“It is an entitlement thing.”

Another response to Megan McArdle’s “Gentrifiers Lament” for The Atlantic, this time from local blog In Bloom. One of McArdle’s neighbors in Bloomingdale penned this:

Gentrification is also hurting middle-income African-Americans and minorities. By “middle-income,” I don’t mean middle-class, because I am far from that monetary threshold. By “middle-income,” I’m talking about myself, friends, and others who are like me: young, educated professionals who make above the poverty level, but not quite enough to afford to buy or to rent in a neighborhood that is ideal to what we are looking for. Whether it’s due to the market, neighborhood, or gentrification, landlords and owners are pricing the rent at such an unaffordable rate that the $30,000-$45,000 income we earn annually looks even more dismal…

my plea to you, gentrifiers *, is to make sure to make this a mixed-income, or rather a melting-pot neighborhood with various incomes and socioeconomic statuses. Yes, the median neighborhood income is probably now well above my $39,000 annual income, but I’m a responsible citizen who works, goes to school, and adds value to our neighborhood and community at large. Please understand that this isn’t so much of a race thing as it is an entitlement thing.

As for the asterisk…

* When I refer to gentrifiers, although in context it refers to white people, I’m referring to all of the people in the higher-income brackets who have been moving into historically-poor black neighborhoods pushing the home values and rents so high that people who have historically lived there can no longer afford to do so, and people who want to live there cannot afford to do so.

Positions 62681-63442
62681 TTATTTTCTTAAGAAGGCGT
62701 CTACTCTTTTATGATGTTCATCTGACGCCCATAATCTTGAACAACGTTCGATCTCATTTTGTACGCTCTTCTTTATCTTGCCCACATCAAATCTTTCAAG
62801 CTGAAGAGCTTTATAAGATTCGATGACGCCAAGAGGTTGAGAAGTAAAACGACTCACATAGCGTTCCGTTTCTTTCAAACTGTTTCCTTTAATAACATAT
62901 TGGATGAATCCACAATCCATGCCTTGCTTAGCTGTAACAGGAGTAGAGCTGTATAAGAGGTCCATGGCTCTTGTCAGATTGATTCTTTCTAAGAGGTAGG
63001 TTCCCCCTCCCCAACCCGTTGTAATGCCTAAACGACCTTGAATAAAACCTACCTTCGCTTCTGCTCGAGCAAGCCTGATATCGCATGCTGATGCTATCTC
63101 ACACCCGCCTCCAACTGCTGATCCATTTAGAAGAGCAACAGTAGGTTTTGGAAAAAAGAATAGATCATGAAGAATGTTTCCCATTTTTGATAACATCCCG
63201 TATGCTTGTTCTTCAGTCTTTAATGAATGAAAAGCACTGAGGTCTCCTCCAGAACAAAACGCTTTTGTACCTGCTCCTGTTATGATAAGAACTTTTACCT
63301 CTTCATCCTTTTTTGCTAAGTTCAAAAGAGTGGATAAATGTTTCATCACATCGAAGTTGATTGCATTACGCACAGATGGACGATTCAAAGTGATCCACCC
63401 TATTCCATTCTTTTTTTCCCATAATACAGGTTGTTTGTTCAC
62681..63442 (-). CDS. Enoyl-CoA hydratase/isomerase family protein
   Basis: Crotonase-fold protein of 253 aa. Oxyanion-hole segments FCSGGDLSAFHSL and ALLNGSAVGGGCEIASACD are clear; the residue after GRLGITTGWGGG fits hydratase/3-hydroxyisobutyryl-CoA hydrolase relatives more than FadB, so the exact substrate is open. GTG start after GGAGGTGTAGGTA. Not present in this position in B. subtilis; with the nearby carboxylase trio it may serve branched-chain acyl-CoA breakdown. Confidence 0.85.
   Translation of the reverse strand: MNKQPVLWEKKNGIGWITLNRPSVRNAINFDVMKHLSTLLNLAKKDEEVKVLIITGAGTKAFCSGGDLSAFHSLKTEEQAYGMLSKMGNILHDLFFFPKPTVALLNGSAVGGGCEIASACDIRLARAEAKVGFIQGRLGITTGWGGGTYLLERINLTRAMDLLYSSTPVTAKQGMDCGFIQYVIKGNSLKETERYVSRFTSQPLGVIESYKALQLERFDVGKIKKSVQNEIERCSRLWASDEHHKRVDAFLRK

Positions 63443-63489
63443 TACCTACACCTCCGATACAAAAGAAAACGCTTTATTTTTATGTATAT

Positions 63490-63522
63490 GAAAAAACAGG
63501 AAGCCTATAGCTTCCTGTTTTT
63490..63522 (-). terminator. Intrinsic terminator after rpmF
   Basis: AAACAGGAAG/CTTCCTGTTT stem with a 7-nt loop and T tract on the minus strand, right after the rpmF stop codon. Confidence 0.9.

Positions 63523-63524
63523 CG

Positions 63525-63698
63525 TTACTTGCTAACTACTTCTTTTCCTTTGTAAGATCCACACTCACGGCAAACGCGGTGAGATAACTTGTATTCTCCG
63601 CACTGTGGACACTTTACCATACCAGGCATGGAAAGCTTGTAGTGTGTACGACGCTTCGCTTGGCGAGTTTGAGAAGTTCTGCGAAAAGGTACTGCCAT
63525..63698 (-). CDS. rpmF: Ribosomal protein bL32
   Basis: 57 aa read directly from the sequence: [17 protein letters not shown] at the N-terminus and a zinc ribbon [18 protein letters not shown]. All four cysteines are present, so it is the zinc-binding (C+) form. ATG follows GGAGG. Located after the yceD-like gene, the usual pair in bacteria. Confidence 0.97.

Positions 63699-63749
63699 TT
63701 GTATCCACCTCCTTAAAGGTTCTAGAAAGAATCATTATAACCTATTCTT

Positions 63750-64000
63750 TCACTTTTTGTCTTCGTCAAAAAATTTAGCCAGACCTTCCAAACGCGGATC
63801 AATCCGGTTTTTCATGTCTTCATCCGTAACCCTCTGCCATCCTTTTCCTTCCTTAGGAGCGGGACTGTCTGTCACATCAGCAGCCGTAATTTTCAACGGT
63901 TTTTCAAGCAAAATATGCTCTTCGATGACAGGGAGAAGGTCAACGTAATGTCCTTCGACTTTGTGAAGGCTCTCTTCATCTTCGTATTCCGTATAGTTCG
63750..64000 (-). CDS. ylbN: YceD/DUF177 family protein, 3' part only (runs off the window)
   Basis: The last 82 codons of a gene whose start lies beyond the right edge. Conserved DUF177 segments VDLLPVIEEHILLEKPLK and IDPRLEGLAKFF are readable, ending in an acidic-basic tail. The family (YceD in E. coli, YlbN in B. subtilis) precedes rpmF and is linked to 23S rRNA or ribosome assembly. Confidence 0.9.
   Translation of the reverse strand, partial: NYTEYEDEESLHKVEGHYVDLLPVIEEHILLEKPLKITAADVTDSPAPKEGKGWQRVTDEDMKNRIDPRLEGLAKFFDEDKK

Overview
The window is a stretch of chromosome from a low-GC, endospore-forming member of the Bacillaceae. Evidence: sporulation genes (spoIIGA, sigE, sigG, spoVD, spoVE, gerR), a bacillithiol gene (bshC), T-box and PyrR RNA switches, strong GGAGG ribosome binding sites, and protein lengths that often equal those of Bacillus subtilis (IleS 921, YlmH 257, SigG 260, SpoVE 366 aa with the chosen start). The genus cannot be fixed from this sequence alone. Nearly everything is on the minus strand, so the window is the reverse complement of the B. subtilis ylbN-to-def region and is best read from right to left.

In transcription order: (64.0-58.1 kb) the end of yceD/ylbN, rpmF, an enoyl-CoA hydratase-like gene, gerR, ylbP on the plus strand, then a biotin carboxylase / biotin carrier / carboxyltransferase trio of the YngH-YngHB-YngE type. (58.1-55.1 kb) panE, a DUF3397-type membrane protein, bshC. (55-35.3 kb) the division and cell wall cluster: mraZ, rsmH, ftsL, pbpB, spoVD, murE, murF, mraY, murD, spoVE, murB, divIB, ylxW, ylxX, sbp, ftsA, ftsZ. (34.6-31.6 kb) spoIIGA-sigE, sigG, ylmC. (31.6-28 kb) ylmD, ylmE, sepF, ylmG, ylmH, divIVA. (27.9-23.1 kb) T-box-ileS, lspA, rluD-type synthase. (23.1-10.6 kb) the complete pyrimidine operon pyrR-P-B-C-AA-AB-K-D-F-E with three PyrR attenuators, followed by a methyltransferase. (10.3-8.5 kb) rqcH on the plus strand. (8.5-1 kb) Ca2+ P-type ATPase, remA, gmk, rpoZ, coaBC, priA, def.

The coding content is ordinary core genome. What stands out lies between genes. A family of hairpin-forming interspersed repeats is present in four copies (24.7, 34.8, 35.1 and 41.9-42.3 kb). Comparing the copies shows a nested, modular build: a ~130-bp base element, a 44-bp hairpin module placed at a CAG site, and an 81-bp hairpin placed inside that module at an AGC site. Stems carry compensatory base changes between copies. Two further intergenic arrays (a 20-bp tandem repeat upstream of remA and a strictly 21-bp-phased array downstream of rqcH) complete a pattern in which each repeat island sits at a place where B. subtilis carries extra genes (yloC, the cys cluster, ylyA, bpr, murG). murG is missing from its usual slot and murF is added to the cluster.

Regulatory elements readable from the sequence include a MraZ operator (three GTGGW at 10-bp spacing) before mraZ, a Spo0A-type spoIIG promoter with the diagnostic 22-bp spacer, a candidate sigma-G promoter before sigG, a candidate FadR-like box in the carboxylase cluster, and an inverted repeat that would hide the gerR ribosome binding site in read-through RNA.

• http://avirilenagalingam.blogspot.com/ nandalal rasiah

    i think megan’s point was that the apogee of diversity in a neighborhood (anywhere) is transitory, regardless of how aware gentrifiers are of their effects on rents and prices of products and services. Once it starts, it doesn’t stop moving and can’t really be expected to stop without massive coercion of all parties concerned. And the gentrifiers will be followed by even wealthier ones as the neighborhoods that the first wave couldn’t afford (and they do exist) push out another generation.

  • Kay Cole

    Anna, I believe your point is quite simple (not sure why people continue to dismiss it). The home-buying/apartment renting “playing field” in DC should be more balanced, to include nice properties in satisfactory neighborhoods that are reasonably priced. And our representatives, should work in conjunction with the mayor to ensure that this is happening and continues to happen. Gentrifiers should not dismiss their effect on rents and pricing. After all, isn’t that the point?